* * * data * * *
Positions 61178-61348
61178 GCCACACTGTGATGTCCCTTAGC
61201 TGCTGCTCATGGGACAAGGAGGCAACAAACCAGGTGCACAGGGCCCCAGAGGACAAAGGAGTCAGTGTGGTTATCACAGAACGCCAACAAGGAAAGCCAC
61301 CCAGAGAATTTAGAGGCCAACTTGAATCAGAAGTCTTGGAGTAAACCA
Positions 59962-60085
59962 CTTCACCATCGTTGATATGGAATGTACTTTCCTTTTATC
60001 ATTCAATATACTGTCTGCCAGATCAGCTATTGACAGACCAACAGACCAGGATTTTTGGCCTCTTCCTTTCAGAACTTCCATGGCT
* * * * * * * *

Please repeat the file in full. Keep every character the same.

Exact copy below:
Positions 61178-61348
61178 GCCACACTGTGATGTCCCTTAGC
61201 TGCTGCTCATGGGACAAGGAGGCAACAAACCAGGTGCACAGGGCCCCAGAGGACAAAGGAGTCAGTGTGGTTATCACAGAACGCCAACAAGGAAAGCCAC
61301 CCAGAGAATTTAGAGGCCAACTTGAATCAGAAGTCTTGGAGTAAACCA
Positions 59962-60085
59962 CTTCACCATCGTTGATATGGAATGTACTTTCCTTTTATC
60001 ATTCAATATACTGTCTGCCAGATCAGCTATTGACAGACCAACAGACCAGGATTTTTGGCCTCTTCCTTTCAGAACTTCCATGGCT